Volume 18 • Issue 28 | Nov. 25 - Dec. 2, 2005

Downtown Express photo by Jefferson Siegel

The Yankee

Trapped on Pier 25 — Yankee’s owners send out S.O.S.

By Josh Rogers

The Hudson River Park Trust locked the Yankee Ferry owners on Pier 25 Monday in a move some fear could jeopardize the safety of the historic vessel.

“It needs to be cared for,” owner Victoria MacKenzie-Childs said of the 98-year-old ship that once shuttled new immigrants to Lower Manhattan from Ellis Island. “If a fire — if anything would happen, we are complete prisoners on the pier now.”

She said four days after the Trust gave her the new combination to the locks on the Tribeca pier’s gate — ostensibly to prevent vagrants from entering — officials changed the combination Nov. 21 and locked her husband out. MacKenzie-Childs believes they purposely waited until the ship’s caretaker had briefly left the boat so they could change the combination when she was all alone on the Yankee.

Her husband Richard noticed the change when he came back in the rain Monday night and he managed to climb over the fence. On Tuesday, he was out talking to an attorney to see about getting full access to his ship. Victoria said she cannot scale the fence and has remained on the pier since the lockout. At press time, they had not yet complained to the Trust.

Victoria said in a telephone interview that when they got the combination from the Trust last week, she thought they were being “very sweet, very friendly. There was no indication of any harm or putting us in a dangerous situation.” Now she feels “they are trying to smoke us out. It’s like a kind of warfare.”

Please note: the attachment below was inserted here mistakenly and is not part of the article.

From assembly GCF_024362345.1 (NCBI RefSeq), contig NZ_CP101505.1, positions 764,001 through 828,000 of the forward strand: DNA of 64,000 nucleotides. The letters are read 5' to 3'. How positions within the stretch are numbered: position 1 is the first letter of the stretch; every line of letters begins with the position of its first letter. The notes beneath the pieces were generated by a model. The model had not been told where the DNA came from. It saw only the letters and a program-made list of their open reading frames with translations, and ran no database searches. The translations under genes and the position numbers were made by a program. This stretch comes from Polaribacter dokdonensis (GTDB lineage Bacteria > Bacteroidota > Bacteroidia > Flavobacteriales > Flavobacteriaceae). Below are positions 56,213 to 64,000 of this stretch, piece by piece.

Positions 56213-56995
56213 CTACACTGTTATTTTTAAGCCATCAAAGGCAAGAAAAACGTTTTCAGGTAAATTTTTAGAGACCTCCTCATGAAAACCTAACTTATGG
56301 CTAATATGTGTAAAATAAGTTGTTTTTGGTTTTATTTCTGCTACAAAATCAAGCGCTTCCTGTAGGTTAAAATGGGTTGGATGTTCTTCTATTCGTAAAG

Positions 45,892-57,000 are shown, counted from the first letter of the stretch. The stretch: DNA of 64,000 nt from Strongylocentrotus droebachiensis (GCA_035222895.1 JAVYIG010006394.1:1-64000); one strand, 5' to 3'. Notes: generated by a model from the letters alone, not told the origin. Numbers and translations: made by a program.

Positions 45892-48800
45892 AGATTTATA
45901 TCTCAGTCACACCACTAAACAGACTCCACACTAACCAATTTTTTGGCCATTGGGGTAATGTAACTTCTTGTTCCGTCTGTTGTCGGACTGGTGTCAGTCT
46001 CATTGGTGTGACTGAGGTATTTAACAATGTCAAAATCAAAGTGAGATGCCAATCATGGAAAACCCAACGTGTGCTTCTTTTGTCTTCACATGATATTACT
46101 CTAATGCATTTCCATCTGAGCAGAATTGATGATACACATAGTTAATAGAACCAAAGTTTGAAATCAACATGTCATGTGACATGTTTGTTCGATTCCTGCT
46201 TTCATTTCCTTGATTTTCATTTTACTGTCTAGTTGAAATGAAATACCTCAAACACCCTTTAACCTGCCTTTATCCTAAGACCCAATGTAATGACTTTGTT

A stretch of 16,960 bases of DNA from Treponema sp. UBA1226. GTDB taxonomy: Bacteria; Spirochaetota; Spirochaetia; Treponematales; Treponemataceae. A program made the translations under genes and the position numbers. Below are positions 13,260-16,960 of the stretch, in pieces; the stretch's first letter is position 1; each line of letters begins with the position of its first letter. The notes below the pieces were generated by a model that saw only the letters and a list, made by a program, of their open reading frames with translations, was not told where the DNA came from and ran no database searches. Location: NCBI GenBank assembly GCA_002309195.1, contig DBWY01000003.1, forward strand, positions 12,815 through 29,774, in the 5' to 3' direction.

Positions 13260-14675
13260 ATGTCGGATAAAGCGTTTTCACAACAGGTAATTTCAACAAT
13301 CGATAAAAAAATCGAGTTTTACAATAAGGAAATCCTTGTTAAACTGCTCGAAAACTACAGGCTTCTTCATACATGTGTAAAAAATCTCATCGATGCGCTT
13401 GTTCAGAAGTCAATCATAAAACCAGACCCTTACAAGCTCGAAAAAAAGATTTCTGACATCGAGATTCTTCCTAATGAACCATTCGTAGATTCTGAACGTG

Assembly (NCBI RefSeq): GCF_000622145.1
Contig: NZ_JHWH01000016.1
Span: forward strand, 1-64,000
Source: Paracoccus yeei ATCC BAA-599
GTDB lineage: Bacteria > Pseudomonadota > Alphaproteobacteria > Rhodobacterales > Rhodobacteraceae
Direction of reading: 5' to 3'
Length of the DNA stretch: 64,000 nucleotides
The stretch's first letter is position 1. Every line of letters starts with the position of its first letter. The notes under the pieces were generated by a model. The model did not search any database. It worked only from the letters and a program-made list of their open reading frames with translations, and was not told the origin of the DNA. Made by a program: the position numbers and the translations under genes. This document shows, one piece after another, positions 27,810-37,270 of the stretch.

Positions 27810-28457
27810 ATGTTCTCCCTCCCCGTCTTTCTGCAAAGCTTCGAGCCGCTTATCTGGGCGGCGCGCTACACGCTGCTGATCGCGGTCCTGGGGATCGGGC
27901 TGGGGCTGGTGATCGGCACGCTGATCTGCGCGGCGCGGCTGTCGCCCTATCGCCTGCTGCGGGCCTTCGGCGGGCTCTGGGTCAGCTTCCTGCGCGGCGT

Chris Martin, spokesperson for the Trust, in response to the assertion the Yankee was in danger, said: “That’s fine. We’re right here with the combination. We have PEP officers there.”

He did not know if Park Enforcement Patrol officers had the combination, but regardless, Martin said the ship would be safe in an emergency because the gate could be opened quickly.

Not everyone agrees. Julie Nadel, a member of the Trust’s board of directors, said the state-city authority has acted irresponsibly with a vessel on the National Register for Historic Places and should find a place for the Yankee to dock while the Tribeca section of the park is built over the next three years.

“For people to be locked out on the waterfront is not safe,” said Nadel. “Kicking out any historic ship would hurt any waterfront park. What you end up with is nothing but benches, grass and trees.”

Martin said the Trust has given the owners ample notice to get off the pier to build the park, and have asked Con Edison to shut off the power. If the utility does this before the owners get a generator, that would also endanger the Yankee because they would not be able to pump out water if the hull is flooded.

Martin said there is nowhere in the park for the Yankee to stay for the next three years, but he said they could come back after the $70-million project is complete.

“We welcome – we really do — the Yankee coming back and applying for our historic ship policy,” he said. Piers 25, 54 and 97 are set aside for historic ships but none could accommodate the Yankee now, according to Martin.

Community Board 2 passed a resolution last week calling on the Trust to “not eschew its responsibility to preserve historic vessels in Hudson River Park.” In its application to build the park back in 2000, the Trust asserted the construction would have “no effect” on the Yankee and other historic ships.